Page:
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4.3 out of 5 stars11
4.3 out of 5 stars
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on 18 August 2008
It is easy to see why critics have deemed Ridley as the new Dahl. The eccentric world that he creates is one filled with wonder, Banoffi pies and quiffs, yet `Kasper in the Glitter' is an effortless read that is convincing yet quirky.

The story is based around a young boy called Kasper who lives a lonely life with his mother, Pumpkin. The mother is a high-maintenance, prim dahhling that wanders the house/ex-beauty salon to ensure that everything `sparkles'. Kasper wears only yellow and the two of them eat only food that is yellow. Their other habits are equally baffling.

Their strange abode is located in the waste ground known as `The Nothing' and looks out onto the twinkling streetlamps of The City. A sequence of events happens one evening, which leads Kasper into believing that a boy of his age called `Heartthrob' has stolen Pumpkin's most precious of brooches. In order to make his mother's life `sparkle' once again, he goes out in search of Heartthrob and visits The City for the first time. But it isn't long before his original intentions for visiting this new and exciting place are overshadowed by far stranger encounters, including a meet with The Gloom's self-proclaimed King, who demands he prepare him a Banoffi Pie to make him say, `YUM!'.

It may be evident from the above that explaining a Philip Ridley book is surprisingly hard and does little justice in encapsulating and praising his madly marvellous plots. This particular book echoes messages to children, such as the importance of friendship, honesty and trust, but communicates this through a playful and warped world. The characters are accessible and predictable and the repetition in the text makes it an apt choice for both readers from Year 4 to Year 6. The influence from 1950s rock `n' roll subculture may also serve as a basis to discuss other topics outside of Literacy, including 20th century history and popular music.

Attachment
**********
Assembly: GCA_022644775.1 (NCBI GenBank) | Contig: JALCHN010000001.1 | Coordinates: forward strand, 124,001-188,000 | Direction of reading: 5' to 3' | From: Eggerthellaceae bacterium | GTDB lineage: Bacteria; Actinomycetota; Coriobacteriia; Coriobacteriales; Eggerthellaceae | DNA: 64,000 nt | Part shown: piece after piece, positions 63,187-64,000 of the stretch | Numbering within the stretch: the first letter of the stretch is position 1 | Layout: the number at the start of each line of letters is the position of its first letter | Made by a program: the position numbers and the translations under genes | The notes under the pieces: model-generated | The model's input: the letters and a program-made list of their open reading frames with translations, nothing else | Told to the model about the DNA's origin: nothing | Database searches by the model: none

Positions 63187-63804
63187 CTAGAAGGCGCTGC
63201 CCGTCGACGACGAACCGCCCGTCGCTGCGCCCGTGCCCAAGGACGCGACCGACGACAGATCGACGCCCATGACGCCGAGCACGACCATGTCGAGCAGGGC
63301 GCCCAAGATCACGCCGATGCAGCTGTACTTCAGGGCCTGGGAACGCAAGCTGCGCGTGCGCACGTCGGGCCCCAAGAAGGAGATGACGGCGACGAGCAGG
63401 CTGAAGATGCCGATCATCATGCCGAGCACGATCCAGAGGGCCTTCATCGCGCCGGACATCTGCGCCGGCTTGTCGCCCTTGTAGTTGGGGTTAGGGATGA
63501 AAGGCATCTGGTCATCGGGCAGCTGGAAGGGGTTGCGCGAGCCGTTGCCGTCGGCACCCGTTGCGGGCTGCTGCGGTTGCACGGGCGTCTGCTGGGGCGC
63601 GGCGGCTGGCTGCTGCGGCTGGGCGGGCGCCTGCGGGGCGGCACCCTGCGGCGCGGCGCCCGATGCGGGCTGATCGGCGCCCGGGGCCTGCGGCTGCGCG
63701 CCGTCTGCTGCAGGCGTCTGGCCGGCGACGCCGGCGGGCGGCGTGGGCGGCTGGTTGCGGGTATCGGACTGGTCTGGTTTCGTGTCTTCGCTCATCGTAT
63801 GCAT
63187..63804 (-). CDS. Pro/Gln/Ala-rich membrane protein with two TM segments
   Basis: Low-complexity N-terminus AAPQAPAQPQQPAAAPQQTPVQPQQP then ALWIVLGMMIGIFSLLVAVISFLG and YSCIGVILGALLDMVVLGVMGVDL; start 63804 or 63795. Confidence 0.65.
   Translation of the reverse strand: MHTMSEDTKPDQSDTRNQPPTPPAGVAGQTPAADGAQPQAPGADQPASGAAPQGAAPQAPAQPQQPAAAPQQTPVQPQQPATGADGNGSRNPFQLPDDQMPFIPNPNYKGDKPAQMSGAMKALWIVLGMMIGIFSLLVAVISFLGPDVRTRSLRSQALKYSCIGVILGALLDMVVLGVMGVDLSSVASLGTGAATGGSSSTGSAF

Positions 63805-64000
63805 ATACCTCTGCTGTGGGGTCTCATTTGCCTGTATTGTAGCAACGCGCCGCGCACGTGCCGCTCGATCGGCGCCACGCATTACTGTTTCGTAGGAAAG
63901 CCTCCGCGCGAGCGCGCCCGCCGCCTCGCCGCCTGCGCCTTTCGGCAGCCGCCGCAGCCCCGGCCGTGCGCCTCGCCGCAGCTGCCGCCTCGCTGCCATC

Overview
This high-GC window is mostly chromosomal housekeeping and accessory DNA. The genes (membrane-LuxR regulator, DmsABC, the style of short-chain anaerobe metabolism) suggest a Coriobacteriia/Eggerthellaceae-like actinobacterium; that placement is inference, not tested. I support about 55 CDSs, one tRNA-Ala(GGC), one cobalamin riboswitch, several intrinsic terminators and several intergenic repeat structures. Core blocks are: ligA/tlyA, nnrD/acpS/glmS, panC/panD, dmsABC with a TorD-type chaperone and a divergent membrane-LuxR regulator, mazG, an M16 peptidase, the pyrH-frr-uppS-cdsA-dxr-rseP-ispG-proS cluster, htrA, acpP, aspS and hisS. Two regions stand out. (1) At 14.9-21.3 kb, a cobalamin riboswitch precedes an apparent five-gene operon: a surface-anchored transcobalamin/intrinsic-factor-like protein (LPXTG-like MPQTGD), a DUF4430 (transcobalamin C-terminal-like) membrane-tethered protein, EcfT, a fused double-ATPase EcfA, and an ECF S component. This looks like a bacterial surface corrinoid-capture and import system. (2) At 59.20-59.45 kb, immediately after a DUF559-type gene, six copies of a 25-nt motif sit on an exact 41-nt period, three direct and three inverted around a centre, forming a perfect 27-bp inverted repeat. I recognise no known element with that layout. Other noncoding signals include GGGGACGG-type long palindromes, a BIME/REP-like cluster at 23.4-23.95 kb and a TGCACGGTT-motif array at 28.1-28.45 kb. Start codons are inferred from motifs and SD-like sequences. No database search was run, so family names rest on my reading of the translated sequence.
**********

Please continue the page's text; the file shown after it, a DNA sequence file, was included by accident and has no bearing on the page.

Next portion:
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on 3 September 2014
Had not realised that the hardback version did not have the sparkly cover that the paperback did...though apart from that it was nice. But as I was trying to give my adult daughter the experience of a book she really loved, I was a tad disappointed.
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on 22 April 2010
I first read this book as a child (now aged 25) and loved it then as I do now! I cannot understand how anyone could not enjoy this story, true escapism at its best! I have now passed it down to my stepdaughter (age 10) who has also become a fan. This was the first of Philip Ridley's books I read, it made me search for his others (Dakota of the White Flats and Scribble boy also come well recommended!). Highly recommended reading for all ages!
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on 21 April 2016
This audiobook is the same as I remember it when I borrowed it from a library as a child. But the 3rd cassette doesn't work, I have played side 3 and 4 all the way to the end, and the isn't any audio on it. Quite sad that I'll miss out on a few chapters of the story...
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on 4 July 1999
In this book, Philip Ridley shows a good picture of the city using good sentences and describes the different parts of the city really well. Ridley is a good writer when it comes to use different name and the way the characters speak.
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on 8 April 2012
Hi just want to say a big thanx!!! My daughter has enjoyed reading this book! She was following this story at her school so she's got a head start and now knows the story well ,,
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on 24 March 2014
Best book I have ever read. Great imagination. It has really influenced me to read more of the series and would like to congratulate them for their book.
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on 20 October 2000
Kasper Whiskey doesn't know city life, he lives far away with his mother Pumpkin, but when a boy he meets introduces him to it everything is changed. A great book about children who are homelessand how Kasper copes in The City. I enjoyed this book but not as much as I enjoyed Vinegar Street. A great book.
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on 22 January 2015
great..an American 1st Edition to boot
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on 27 October 2014
Kids loved this
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